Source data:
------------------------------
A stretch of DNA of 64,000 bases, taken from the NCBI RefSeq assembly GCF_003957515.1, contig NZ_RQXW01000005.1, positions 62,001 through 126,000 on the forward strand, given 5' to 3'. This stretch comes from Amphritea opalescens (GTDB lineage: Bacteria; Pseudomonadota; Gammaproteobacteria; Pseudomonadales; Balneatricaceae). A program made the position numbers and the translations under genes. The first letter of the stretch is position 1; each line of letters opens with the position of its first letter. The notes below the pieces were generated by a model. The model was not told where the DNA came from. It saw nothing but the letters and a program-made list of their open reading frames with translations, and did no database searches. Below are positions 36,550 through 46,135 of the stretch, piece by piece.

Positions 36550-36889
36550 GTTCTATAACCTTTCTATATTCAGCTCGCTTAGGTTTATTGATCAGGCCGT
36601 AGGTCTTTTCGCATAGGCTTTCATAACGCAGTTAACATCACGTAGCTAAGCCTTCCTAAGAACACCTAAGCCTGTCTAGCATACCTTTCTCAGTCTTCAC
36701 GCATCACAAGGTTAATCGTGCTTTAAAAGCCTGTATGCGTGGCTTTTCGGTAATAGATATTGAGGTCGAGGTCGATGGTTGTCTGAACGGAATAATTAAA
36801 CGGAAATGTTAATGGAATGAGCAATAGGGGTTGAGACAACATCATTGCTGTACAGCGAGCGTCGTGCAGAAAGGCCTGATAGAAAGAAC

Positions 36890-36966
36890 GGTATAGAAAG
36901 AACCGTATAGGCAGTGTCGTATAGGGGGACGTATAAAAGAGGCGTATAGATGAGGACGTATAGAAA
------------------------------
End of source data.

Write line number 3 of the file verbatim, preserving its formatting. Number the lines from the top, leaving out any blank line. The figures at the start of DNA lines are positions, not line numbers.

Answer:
36550 GTTCTATAACCTTTCTATATTCAGCTCGCTTAGGTTTATTGATCAGGCCGT